Pets allowed
Not Allowed
Elevation Gain
1,020.00 ft (310.90 m)
Trail type
5.60 mi (9.01 km)
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The Callville Ridgeline-Canyon hike is a worthwhile hike on a trail-less route tracing some of the lower peaks near the Callville Bay area of Lake Mead.

The hike is moderately hard, mostly owing to it being very rocky, requiring navigation, and tracing a route through the bottom of a canyon wash that might require some techical scrambling, depending on recent conditions. The two main points of interest along this hike are the high panoramic views over the Lake Mead area, with jagged peaks dominating the view across three directions and the lake's calming distant blue visible in the other direction, along with the debris of a 1950 plane wreck where parts were left behind owing to how remote and hard to reach the site was. This trail is unsigned and not noted in park literature, and while it is a known route that sees a fair amount of users, you will most likely have the path completely to yourself.

Hikers need to note that the entire path is along the rocky surface of the mountains with full exposure to sun and wind. There is no trail at all, so navigational aid is essential.

The hike begins in a large parking turnout about a quarter mile down Callville Bay Road on the right. From here, continue down the road a short bit more before crossing and passing over a low tortoise fence. The hike begins here with a solid climb in order to gain some elevation. Very quickly, hikers will find themselves in the backcountry of the Lake Mead National Recreation Area. The route essentially climbs up a series of peaks, before dropping down a saddle right before making the final climb. Along this climb, a bare section of land marks the spot where a temporary road was put in to access the remains of a plane wreck. Online information about the crash is hard to find, however it's stated that it was a 1950 military flight with no casualties. The debris field is spread across the side of a slope, with it still possible to see the rocks that were at the point of impact.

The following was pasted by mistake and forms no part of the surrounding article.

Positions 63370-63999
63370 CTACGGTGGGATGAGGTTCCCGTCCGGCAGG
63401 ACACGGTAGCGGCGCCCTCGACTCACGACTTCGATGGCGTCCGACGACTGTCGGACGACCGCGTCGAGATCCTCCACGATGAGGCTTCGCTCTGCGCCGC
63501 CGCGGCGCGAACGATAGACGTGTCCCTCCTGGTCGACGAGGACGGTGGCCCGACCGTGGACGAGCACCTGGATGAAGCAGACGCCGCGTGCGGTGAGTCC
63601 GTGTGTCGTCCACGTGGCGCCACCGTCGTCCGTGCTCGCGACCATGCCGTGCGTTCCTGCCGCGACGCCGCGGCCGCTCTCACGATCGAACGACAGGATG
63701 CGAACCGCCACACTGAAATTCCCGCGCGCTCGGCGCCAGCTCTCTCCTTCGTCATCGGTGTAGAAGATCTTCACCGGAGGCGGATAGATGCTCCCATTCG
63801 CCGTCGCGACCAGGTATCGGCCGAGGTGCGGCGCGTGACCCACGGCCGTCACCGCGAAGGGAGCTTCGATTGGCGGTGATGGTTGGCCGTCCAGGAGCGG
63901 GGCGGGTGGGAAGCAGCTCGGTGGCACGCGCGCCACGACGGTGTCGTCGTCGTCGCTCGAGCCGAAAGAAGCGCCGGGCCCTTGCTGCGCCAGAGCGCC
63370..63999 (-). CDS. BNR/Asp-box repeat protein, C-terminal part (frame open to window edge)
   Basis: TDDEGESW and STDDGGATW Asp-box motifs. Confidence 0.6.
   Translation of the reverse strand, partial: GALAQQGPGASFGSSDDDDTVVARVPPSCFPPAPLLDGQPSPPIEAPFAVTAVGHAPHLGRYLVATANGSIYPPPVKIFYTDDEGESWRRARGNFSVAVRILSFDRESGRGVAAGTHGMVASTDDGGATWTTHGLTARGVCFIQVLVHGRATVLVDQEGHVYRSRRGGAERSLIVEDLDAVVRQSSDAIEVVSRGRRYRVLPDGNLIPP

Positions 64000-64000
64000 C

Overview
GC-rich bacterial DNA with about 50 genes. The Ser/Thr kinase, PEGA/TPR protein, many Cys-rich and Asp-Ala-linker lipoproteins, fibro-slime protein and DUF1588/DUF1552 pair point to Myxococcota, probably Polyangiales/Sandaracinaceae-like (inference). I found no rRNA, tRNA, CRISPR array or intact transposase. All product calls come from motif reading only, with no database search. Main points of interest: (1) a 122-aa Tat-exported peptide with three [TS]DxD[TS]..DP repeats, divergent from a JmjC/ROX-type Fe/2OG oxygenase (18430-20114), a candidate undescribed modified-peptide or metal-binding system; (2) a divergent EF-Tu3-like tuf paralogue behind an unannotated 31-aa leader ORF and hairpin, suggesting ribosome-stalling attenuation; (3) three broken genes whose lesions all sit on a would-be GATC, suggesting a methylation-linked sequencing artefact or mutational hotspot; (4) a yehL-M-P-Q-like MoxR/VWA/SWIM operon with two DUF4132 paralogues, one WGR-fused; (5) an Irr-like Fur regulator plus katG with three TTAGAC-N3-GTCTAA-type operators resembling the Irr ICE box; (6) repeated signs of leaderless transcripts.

The route climbs past these remains and up to a final peak with several cairns marking the spot.

From here, hikers can retrace their route back down to the saddle, and then descend further into the wash rather than climbing the peaks they hiked in through. This gradual wash soon becomes a narrow canyon, with the landscape changing drastically and the path in enveloped by walls of stone and there are some leaps and slides required to head down through the rocky mix of pebbles and shale. Eventually the route forks with another wash, where hikers can begin ascending, before emerging from a the canyon and wash, back to the slopes of the first hills.

Along the way there are tinajas and clear signs of animals who drink from the area.

At 6 miles in all, the hike is not very far, however it is more difficult owing to the challenging landscape.

Hikers should be aware that there are no amenities of any kind along the way. This is a rocky, backcountry hike with the ridgeline near completely exposed to sun and wind.

Entry to Lake Mead National Recreation Area is required to access this hike.

Logistics + Planning

Preferable season(s)




Parking Pass

Park entrance fee

Open Year-round



Wide views. Unique destination.


No set trail. No shade along route.

Trailhead Elevation

1,690.00 ft (515.11 m)

Highest point

2,180.00 ft (664.46 m)


Historically significant
Big vistas

Typically multi-day


Permit required



Nearby Adventures

Lake Mead National Park, Nevada
Lake Mead National Recreation Area
Lake Mead National Recreation Area

Nearby Lodging + Camping


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